Bearded Iris Woodblock Carving
A row of beautiful purple and white Bearded Iris grew on the side of my home in Madison, Wisconsin. Inspired, I sat down and drew a line drawing of a group of them. Wanting to see the flowers in blocks of color I decided a woodblock carving was the way to go. I found a perfect piece of wood to work on and the process continued.
The next step was to transfer the drawing onto the block of wood. I did this by first tracing the original drawing onto tracing paper. I then laid a sheet of carbon paper face down onto the wood. The tracing paper went on top of that and with a pencil I traced over all the lines checking occasionally to be sure the carbon was reaching the wood. The carbon and tracing papers were then removed. I used a permanent marker to make the lines even darker and filled in the solid areas to be printed.
Carving a Woodblock
Carving a woodblock takes time and patience. I originally learned how to carve woodblocks back in high school during a printmaking course. The first thing taught was never to carve towards yourself to avoid injury. Second to carve with the grain of the wood, not against it otherwise it will crack or splinter. Last of all, only carve away the areas that you want to be white. The wood left over is the area to be printed.
- Video: Applying Ink to Wood Block for Relief Printing | eHow.com
Applying Ink to Wood Block for Relief Printing. Part of the series: How to Make a Relief or Block Print.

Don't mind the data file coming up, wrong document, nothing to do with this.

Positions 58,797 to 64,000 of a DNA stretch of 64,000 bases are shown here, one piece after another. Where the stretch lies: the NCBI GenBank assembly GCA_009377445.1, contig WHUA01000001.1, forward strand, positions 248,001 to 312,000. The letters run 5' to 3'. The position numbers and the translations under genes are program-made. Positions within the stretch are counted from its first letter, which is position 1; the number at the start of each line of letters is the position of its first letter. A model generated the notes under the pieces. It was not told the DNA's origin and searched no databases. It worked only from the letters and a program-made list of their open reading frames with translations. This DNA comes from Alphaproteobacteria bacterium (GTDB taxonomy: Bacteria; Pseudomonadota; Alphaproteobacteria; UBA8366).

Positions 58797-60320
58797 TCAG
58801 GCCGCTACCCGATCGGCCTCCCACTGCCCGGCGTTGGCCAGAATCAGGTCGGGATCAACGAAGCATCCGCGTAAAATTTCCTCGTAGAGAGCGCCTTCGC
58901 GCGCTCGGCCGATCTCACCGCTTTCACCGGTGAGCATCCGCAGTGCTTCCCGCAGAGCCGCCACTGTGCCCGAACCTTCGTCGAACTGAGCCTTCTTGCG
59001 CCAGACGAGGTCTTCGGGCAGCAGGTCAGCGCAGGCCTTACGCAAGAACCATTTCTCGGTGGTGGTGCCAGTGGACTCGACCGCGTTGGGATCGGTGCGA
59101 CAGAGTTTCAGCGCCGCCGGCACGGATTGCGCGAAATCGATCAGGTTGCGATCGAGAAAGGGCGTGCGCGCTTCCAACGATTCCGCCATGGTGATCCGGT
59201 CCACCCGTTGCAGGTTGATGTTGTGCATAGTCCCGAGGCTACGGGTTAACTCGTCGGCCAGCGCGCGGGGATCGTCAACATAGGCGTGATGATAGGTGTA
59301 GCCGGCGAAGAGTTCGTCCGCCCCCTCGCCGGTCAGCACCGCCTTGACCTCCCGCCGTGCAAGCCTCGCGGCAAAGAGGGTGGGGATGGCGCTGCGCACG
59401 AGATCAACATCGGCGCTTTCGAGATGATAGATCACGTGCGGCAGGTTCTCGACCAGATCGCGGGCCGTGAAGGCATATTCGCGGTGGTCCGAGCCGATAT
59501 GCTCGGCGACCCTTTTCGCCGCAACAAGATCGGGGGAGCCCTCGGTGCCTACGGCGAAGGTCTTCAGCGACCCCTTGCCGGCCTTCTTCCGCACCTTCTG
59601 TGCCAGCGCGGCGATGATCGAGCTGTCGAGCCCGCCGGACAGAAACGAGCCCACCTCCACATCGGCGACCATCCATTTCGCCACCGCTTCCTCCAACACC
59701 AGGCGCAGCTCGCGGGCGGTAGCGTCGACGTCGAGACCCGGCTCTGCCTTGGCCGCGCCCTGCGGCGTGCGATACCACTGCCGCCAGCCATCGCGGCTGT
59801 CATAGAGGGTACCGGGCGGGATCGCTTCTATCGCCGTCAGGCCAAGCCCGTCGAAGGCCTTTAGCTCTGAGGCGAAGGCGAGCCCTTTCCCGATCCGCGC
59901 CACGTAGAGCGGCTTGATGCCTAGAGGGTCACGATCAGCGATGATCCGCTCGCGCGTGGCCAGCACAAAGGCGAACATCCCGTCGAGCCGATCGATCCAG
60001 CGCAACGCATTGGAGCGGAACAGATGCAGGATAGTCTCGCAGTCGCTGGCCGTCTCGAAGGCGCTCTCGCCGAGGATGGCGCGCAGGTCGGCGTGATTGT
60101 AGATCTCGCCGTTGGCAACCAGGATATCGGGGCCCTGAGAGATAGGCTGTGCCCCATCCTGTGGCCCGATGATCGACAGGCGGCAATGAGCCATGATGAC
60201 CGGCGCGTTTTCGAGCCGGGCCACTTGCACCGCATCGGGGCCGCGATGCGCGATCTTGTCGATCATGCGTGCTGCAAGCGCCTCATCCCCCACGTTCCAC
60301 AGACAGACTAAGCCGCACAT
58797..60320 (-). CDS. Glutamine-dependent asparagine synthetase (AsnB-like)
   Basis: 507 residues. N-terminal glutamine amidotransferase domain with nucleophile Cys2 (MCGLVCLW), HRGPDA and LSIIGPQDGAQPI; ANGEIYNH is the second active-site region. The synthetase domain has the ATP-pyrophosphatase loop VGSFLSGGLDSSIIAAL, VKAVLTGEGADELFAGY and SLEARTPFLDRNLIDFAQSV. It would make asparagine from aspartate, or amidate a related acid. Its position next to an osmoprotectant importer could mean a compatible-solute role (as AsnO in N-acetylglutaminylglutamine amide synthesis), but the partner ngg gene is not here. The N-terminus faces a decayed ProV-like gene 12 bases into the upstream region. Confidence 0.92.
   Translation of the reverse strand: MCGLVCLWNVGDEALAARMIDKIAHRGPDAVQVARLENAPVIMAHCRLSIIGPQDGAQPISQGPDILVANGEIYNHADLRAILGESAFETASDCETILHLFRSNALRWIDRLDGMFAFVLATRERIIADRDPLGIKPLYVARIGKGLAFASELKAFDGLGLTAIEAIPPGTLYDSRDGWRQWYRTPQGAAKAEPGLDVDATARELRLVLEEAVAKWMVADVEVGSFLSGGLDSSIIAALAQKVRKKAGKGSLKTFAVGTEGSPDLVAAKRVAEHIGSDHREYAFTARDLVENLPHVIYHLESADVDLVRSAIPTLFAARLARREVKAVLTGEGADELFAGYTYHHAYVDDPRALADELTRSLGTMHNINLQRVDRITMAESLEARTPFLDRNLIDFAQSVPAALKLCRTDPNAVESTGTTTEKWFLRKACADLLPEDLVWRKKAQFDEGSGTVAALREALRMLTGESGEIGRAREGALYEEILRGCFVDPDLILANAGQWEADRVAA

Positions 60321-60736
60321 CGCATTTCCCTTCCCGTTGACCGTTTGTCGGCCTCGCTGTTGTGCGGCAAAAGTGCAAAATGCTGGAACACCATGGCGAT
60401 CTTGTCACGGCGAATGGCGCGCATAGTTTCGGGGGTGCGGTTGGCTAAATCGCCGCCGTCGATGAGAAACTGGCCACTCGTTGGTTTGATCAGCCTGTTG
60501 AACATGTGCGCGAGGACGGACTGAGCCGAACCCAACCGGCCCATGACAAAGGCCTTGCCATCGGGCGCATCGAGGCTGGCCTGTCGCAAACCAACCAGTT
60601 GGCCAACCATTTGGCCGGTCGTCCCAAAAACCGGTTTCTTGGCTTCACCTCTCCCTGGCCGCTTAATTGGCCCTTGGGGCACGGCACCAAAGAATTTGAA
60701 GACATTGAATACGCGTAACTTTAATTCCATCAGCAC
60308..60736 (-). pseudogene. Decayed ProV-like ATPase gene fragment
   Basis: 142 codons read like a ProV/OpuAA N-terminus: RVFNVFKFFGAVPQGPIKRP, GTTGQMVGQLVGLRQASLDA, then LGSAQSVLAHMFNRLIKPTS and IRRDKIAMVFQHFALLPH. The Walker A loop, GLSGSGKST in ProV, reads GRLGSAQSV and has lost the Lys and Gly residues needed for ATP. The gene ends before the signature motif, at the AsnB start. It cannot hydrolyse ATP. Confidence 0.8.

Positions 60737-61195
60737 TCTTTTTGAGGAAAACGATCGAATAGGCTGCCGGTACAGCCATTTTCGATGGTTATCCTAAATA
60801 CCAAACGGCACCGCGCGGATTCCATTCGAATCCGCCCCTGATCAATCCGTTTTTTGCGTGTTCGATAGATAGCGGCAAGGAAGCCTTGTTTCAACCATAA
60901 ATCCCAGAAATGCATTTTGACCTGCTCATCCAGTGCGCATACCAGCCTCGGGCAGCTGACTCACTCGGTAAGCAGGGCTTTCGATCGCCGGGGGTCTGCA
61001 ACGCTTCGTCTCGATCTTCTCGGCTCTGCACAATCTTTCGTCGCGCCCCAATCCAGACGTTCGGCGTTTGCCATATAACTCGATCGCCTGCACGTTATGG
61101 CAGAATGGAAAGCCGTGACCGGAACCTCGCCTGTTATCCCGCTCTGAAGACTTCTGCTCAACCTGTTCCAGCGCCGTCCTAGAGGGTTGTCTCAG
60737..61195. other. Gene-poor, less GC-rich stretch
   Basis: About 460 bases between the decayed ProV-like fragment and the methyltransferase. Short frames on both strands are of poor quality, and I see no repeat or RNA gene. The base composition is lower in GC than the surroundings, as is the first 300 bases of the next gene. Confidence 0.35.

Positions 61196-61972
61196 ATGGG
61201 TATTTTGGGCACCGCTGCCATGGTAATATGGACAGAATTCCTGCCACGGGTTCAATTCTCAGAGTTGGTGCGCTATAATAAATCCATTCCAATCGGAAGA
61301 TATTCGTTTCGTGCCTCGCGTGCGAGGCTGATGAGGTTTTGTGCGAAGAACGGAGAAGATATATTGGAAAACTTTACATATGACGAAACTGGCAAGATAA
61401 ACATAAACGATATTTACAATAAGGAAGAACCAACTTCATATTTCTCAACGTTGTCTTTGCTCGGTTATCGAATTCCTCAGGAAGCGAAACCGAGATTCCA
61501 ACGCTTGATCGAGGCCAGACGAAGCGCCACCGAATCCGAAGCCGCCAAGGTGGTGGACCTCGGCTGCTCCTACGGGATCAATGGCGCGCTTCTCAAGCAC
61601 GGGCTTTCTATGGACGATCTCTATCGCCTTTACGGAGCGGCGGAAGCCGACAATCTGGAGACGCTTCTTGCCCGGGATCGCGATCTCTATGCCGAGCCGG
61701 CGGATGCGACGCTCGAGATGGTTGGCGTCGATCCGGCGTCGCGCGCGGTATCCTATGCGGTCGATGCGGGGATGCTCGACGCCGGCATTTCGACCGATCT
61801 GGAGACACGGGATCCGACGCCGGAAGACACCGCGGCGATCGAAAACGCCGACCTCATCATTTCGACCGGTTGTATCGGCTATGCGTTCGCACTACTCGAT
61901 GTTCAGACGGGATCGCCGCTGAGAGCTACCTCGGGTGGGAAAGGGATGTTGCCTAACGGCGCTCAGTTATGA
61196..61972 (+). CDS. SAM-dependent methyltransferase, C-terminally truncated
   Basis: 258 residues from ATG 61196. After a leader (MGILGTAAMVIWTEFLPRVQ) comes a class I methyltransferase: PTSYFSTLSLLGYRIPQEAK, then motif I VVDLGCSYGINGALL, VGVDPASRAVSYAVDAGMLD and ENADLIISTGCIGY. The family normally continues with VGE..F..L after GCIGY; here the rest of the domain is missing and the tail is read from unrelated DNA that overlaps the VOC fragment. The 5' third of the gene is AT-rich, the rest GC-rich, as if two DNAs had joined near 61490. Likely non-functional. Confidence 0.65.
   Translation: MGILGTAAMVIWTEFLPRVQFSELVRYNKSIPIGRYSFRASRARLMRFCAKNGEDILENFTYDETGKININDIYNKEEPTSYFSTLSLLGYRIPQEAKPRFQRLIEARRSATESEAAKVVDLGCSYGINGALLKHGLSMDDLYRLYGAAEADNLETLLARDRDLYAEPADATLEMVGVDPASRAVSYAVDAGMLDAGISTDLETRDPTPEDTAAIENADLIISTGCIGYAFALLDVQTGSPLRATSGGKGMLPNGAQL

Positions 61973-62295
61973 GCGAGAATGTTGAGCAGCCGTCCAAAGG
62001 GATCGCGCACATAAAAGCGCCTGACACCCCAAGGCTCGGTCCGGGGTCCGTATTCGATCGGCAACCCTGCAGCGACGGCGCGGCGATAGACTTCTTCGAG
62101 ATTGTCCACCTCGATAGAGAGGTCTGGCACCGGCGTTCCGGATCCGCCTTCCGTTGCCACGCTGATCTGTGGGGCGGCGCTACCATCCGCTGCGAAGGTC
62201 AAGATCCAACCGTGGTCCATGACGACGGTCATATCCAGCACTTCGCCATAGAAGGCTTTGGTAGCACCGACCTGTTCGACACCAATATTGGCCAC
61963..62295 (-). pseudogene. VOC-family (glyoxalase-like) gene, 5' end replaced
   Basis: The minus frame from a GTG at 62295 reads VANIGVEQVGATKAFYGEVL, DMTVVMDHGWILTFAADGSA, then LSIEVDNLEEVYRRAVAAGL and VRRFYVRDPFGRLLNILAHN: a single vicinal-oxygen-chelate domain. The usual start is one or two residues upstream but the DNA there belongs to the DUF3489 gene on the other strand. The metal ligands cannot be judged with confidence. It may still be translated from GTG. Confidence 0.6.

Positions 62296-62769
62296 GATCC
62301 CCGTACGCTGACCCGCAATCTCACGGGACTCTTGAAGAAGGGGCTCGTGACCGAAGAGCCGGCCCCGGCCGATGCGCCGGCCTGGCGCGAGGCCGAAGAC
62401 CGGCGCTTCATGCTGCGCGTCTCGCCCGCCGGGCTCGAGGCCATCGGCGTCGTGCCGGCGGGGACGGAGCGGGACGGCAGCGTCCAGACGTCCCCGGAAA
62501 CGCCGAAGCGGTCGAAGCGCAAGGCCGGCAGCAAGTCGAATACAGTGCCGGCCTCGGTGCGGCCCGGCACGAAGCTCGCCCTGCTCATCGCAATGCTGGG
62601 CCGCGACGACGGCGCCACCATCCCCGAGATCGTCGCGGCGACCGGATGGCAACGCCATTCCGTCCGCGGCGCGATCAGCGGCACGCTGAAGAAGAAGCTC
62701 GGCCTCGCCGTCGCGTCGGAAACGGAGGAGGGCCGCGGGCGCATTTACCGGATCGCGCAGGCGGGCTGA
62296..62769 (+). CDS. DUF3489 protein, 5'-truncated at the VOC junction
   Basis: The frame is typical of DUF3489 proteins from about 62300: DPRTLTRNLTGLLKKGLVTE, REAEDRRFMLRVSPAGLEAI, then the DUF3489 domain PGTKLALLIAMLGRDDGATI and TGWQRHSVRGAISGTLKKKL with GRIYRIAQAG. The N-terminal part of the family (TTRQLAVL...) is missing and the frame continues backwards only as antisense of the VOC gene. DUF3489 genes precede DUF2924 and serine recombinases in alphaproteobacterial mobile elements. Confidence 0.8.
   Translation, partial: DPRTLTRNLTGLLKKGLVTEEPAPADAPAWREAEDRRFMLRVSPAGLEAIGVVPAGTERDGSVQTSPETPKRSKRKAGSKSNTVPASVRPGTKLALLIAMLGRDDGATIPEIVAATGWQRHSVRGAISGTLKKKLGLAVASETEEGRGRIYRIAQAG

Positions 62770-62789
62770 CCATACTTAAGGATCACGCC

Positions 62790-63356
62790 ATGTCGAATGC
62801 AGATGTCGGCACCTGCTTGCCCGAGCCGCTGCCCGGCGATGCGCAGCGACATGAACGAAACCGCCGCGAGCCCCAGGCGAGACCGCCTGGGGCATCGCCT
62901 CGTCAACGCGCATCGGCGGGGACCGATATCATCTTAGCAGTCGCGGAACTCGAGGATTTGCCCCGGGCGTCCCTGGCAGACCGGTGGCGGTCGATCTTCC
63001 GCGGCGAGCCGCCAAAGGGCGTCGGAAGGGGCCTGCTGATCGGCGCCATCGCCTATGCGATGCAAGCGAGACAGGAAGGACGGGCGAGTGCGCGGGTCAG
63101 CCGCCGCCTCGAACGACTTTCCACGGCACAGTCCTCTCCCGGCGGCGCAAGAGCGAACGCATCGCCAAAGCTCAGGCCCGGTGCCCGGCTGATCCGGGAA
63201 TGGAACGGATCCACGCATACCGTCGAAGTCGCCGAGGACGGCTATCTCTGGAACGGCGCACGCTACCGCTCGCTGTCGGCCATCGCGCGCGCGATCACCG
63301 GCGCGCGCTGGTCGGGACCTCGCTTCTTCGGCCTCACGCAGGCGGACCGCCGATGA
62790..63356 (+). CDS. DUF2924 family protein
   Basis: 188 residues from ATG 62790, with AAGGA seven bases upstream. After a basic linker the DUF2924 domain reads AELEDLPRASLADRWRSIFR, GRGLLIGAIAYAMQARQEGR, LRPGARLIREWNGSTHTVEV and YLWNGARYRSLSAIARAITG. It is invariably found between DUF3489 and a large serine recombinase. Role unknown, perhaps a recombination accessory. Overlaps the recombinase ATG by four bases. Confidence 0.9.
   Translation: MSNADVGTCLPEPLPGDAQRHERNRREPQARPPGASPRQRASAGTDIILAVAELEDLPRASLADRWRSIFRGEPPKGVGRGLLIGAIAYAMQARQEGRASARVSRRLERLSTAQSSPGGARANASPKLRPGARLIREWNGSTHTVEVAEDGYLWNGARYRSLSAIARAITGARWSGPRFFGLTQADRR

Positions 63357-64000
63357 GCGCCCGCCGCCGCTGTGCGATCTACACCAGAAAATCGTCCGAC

I used sheet of plastic to roll the ink onto but glass can work as well. It doesn't take much ink to make a print so use it sparingly. The brayer I rolled the ink onto the woodblock with was a Speedball brayer. Roll the brayer back and forth over the ink until it's tacky before applying it to the woodblock. If the ink is too thick and sloppy it won't roll smoothly onto the surface causing ink to drip into the areas you want to remain white.
When your roller is evenly covered with ink start inking your woodblock. The wood will soak up the ink the first time so you'll need to go over it twice before printing.
Next lay your paper on top of the woodblock. I like using a Japanese Rice paper to print with because it absorbs the ink nicely. I then use a flat wooden spoon to gently rub the paper to transfer the ink. Keeping the spoon primarily horizontal will prevent it from accidentally digging into the paper.
Passion for Printing
Creating multiple prints of an original idea is exciting. The fact that you can print one image in different colors and on a wide variety of papers is also appealing. The entire process starting with an idea, to making a drawing, carving a woodblock and printing is so rewarding. Each step has a life of its own and builds up to the next step. This is truly a special art form to be passed on.
© 2012 Laura Ross